“Icon Labs adds an important set of products and core competencies to the Sectigo technology suite. Sectigo will continue to provide existing Icon Labs customers with the full set of offerings they’re accustomed to. Additionally, we are proud to make the acquired technology products available to the full set of Sectigo enterprise customers for their device security needs,” writes Sectigo Senior Fellow, Tim Callan.

Icon Labs’ ability to harden devices by securing all stages of the boot process and embedding tools like firewalls shuts down attack vectors that Sectigo previously couldn’t address. And vice versa.

So, how does PKI better secure the IoT?

For starters, it provides a much-needed mechanism for authentication. We rarely talk about SSL/TLS client certificates, the ones that individual users can use to authenticate themselves. That’s because from a retail perspective there’s not much of a use for client certificates. It’s just an added layer of complexity.

But at the corporate level, especially with organizations that allow employees to bring their own devices, it’s important to be able to authenticate the device and possibly even its is user. The business sector isn’t really the one pushing the IoT numbers up to an estimated 75-billion by 2025 though. That’s largely on account of the industrial sector where OEMs or Original Equipment Manufacturers make connected components that go into larger systems and machines. A mistake in the business sector could lead to a breach or some kind of financial harm but there are rarely physical stakes. Not so with industrial components. Over the past few years we’ve seen a couple of attempts to attack a Saudi chemical company, which would have resulted in loss of life were it not for a failsafe that shut down the whole plant. Power grids in the Ukraine have been attacked. And then, of course, there was the Stuxnet virus that overloaded Iranian nuclear centrifuges.

IoT devices have become a major target and authentication is a great way to help avoid compromise.

But authentication is far from the only thing PKI can do to secure the IoT. That’s because client and server certificates aren’t the only kind of PKI certificate. You can also use Code Signing certificates to better secure updates and patches. By digitally signing your updates before pushing them to the connected devices they’re intended for, it allows the device to verify the integrity and legitimacy of the code. This prevents anyone from pushing an unsanctioned update, even if they manage to compromise the update server.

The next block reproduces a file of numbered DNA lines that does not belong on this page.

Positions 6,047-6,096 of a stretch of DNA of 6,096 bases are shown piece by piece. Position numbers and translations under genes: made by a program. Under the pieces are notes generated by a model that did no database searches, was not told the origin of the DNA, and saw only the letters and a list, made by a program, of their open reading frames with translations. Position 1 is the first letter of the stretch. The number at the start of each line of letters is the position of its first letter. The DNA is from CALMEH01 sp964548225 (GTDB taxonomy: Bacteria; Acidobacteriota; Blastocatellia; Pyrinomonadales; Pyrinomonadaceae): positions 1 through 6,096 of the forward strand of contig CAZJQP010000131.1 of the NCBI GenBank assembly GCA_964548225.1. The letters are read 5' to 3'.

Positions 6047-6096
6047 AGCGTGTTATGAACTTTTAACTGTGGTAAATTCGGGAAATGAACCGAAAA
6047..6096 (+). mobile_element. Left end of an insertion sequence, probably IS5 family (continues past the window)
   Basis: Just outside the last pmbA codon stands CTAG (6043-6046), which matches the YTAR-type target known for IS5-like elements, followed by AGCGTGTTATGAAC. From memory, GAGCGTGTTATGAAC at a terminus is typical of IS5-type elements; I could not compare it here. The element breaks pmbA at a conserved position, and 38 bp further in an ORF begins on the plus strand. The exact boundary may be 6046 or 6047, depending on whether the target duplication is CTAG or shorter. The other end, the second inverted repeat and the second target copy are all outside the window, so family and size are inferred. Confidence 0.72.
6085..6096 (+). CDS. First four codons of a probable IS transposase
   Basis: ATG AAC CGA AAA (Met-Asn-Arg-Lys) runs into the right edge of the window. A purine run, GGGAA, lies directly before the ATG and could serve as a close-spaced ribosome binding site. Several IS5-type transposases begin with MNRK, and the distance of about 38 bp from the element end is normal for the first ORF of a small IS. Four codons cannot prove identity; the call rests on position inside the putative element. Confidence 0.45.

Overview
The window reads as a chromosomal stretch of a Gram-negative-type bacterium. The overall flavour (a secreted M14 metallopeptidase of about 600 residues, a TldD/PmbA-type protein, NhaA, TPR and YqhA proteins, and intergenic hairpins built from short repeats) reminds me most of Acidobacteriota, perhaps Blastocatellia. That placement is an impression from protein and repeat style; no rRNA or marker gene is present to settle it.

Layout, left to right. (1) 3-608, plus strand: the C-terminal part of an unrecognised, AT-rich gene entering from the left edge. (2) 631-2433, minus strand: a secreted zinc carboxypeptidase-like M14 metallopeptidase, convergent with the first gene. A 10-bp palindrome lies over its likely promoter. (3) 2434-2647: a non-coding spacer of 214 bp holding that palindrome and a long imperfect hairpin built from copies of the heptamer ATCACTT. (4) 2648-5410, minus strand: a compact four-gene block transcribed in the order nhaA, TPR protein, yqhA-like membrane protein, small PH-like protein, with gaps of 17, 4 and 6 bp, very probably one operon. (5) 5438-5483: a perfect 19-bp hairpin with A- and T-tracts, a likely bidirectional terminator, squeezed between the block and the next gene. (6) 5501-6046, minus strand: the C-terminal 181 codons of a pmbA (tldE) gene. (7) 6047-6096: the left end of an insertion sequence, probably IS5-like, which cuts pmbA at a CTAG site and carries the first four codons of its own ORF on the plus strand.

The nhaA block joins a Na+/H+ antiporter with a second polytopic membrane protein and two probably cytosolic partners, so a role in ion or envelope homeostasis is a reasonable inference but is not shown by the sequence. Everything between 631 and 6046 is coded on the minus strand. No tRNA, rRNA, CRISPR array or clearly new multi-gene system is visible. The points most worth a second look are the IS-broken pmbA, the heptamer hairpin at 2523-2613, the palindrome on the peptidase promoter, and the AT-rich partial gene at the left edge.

Finally, there’s the simple issue of encrypting any data that’s transmitted via TLS. In many contexts the information being shared by this device is highly sensitive, so transmitting it insecurely invites disaster. Ensuring that every device has a certificate and can connect securely effectively encrypts all data while its in transit and prevents Man-in-the-Middle attacks and just eavesdropping, in general.

And, as we covered, with Icon Labs’ technology now undergirding its IoT Security Platform, Sectigo can further secure connected devices with embedded tools and improved boot security. Toss in the inclusion of its recent Zero-Touch deployment feature and Sectigo is really starting 2019 off with a bang.

As always, leave any comments or questions below…

Comodo CA changes its name to Sectigo

Sectigo IoT Security

The world’s first end-to-end security for the IoT.

Be the first to comment

Leave a Reply

Your email address will not be published. We will only use your email address to respond to your comment and/or notify you of responses. Required fields are marked *

Captcha *

Author

Patrick Nohe

Hashed Out's Editor-in-Chief started his career as a beat reporter and columnist for the Miami Herald before moving into the cybersecurity industry a few years ago. He also designs the visuals for Hashed Out and serves as the Content Manager for The SSL Store™.